Sponsored by Brazilian National Council for Scientific and Technological Development (CNPQ), Brazil’s equivalent of the National Science Foundation, the program allows Sadowsky to share his expertise in microbiology and bioremediation with colleagues and students in this Southern Brazilian industrial and agricultural center.

In Brazil, Sadowsky works alongside his long-time colleague Marcos Pileggi, a professor of biology and evolution at the Universidade Estadual de Ponta Grossa. Along with Pileggi’s students, the pair will conduct research on bacterial pesticide degradation that could help protect Brazil’s environment and save money for local farmers and pesticide manufacturers.

According to Sadowsky, Brazilian farmers receive concentrated chemicals from pesticide and herbicide companies, often in five-gallon buckets. Farmers then transfer the liquid to large tanks and add water to dilute the chemicals before spraying.

But not all of the pesticide is used and the toxic residue can’t be thrown away or dumped in the environment. Some manufactures provide a pick-up service for the remaining liquid, and store it in large tanks where it degrades over time. But if the biodegradation is incomplete, they burn it — and burning liquid is very expensive.

With Sadowsky’s help, Pileggi and his lab of 10 undergraduate and graduate students hope to identify bacteria that will naturally and efficiently degrade the concentrated liquid waste. During Sadowsky’s first 10-day trip, the group created a research plan and took initial steps toward isolating bacteria capable of degrading leftover pesticides and herbicides.

“Bacteria are the most versatile tool we have for degrading compounds in the environment,” Sadowsky said. “We are trying to find more environmentally friendly ways of doing things, and very often that involves old-fashioned microbiology.”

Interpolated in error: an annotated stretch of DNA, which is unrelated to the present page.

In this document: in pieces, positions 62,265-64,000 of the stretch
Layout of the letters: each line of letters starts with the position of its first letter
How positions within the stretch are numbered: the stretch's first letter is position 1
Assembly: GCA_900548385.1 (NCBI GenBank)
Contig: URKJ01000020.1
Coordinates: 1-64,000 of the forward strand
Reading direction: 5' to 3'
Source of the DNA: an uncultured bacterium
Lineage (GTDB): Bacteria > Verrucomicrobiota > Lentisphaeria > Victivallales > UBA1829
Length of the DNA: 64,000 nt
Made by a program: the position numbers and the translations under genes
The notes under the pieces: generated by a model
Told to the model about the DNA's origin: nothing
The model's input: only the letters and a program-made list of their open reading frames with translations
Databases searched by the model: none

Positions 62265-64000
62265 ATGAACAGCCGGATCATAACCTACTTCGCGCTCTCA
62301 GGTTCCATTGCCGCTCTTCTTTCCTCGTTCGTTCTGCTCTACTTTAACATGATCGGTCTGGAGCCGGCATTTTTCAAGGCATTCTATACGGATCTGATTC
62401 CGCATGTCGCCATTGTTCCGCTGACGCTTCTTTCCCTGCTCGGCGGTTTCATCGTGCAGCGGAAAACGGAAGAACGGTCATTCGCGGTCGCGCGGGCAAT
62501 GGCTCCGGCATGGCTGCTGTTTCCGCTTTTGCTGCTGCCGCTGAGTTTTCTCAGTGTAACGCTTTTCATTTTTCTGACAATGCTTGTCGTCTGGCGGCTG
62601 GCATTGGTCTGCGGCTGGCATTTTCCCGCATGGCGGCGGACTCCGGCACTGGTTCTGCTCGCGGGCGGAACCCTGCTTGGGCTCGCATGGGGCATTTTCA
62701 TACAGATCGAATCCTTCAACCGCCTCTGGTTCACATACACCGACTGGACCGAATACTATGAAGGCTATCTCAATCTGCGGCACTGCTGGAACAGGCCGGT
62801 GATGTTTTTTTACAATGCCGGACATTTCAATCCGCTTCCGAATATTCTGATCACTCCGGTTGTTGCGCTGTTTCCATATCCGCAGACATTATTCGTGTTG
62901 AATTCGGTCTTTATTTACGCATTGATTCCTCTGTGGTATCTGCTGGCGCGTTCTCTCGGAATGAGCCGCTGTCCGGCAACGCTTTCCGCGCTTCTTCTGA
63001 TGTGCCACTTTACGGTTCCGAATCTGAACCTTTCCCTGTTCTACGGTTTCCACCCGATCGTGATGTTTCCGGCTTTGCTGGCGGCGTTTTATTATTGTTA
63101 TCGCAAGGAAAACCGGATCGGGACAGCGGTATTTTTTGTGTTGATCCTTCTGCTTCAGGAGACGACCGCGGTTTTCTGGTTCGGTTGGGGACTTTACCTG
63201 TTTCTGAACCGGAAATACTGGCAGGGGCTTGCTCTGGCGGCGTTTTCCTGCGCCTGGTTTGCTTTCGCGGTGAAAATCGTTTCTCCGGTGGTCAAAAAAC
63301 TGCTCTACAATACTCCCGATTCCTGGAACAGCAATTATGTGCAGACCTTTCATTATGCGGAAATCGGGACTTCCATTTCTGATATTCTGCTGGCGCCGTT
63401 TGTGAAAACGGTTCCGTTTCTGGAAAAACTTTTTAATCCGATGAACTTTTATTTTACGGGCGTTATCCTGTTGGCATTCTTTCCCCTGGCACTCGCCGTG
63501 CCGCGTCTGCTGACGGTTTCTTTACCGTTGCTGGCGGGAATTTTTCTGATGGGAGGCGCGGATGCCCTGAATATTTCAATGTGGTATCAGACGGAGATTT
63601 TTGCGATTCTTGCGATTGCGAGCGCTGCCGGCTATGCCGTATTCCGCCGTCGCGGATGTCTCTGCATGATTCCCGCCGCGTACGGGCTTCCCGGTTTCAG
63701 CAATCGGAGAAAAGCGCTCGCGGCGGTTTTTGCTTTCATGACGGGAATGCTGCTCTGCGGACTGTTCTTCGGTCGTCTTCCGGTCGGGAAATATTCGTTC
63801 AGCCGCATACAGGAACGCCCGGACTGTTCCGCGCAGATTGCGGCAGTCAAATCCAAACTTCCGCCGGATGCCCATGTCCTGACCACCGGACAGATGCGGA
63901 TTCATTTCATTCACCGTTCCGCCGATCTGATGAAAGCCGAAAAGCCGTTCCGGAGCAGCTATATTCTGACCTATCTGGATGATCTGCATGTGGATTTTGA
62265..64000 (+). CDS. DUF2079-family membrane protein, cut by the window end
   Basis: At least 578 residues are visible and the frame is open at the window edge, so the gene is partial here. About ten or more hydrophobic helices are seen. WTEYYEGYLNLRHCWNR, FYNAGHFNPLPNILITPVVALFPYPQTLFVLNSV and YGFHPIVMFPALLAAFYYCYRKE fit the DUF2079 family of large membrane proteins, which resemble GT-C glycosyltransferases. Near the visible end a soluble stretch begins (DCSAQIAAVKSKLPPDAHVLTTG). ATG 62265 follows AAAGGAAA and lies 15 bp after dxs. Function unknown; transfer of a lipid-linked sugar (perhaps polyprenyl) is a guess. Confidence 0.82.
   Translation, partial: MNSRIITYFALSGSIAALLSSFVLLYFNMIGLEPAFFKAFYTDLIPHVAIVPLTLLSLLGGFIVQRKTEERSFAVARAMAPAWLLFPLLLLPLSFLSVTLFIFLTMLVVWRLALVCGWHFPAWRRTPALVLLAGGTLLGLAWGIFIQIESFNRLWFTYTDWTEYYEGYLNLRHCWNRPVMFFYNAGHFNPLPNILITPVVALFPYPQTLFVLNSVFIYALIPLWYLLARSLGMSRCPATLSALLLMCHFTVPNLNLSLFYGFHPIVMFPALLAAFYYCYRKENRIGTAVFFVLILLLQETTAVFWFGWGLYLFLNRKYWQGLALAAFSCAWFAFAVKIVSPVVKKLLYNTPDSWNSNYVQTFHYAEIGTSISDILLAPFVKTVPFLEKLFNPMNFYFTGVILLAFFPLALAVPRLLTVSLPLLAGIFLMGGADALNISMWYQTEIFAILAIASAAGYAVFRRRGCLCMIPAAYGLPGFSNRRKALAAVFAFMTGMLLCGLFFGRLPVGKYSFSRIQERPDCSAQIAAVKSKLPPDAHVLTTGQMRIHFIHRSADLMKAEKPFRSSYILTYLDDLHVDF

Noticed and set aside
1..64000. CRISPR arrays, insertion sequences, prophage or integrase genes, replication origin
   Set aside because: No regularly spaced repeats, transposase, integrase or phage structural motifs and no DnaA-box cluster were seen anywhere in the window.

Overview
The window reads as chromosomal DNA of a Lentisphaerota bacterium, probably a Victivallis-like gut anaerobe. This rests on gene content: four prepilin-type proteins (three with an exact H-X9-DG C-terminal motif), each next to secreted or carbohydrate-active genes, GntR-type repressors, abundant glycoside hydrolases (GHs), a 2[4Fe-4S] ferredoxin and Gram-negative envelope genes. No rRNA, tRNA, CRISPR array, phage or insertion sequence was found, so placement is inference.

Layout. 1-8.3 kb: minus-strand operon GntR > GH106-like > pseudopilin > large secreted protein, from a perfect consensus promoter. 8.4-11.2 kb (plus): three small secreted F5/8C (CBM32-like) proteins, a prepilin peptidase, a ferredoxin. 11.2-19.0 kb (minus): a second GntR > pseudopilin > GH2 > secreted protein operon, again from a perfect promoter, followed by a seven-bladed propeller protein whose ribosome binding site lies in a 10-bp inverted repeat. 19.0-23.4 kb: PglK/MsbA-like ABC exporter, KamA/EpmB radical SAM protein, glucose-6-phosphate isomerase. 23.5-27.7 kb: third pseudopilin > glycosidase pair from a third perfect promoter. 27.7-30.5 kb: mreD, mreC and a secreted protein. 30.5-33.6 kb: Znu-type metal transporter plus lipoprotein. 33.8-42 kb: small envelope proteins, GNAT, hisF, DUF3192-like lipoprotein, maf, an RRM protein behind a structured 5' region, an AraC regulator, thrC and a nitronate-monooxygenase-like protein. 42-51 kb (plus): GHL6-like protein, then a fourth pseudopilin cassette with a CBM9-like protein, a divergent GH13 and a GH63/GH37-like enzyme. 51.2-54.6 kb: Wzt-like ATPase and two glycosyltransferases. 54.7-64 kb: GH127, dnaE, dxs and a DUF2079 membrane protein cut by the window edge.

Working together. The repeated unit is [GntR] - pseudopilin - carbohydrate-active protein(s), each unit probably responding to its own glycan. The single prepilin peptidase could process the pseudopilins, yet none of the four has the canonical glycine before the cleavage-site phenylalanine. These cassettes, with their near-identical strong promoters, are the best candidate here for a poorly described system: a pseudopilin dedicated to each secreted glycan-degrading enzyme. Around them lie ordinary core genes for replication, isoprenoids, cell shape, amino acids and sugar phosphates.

The team put the chemicals in a tank and added different types of bacteria to see which microbes would survive and grow using the pesticides and herbicides as a food source. The technique (called enrichment) was developed in the late 1800s and is still considered the most effective way to find bacteria that can breakdown chemical compounds.

Sadowsky, who also serves as co-Director of MnDRIVE’s microbial bioremediation initiative, began international scientific work in the 80s, and he has visited Brazil a few times before, but this is his first fully funded research trip abroad.

“Brazil is a good place to perform the research,” Sadowsky said, “because some of the herbicides and pesticides the lab is now studying have been banned in the United States.”

The seed for the collaboration was planted almost five years ago when Pileggi came to Minnesota to research pesticide degradation with Sadowsky’s lab. Now, upon Pillegi’s request, the two professors have swapped roles.

“This is a great experience for me,” Sadowsky said. “Hopefully we’ll develop some new technologies out of this research. But that’s going to take some time, and we’ll have to see if it really comes to fruition.”

Sadowsky’s trip has a strong educational focus as well, and supports Science Without Border’s goal of increasing the number of Brazilian Ph.D.’s  through international scientific research and collaboration.

“Mike is helping me organize my Environmental Microbiology Laboratory with more focus and efficiency,” Pileggi said. “He pushed us a lot, and we enjoyed it.”

Students from the Universidade Estadual de Ponta Grossa, can continue their training at institutions like the Federal University system, which grants Ph.D.’s.

Sadowsky will travel to Brazil six times over the next two years. Once the project is complete, he hopes to invite some of the Brazilian students to the United States where they can receive advanced training in new and emerging technologies.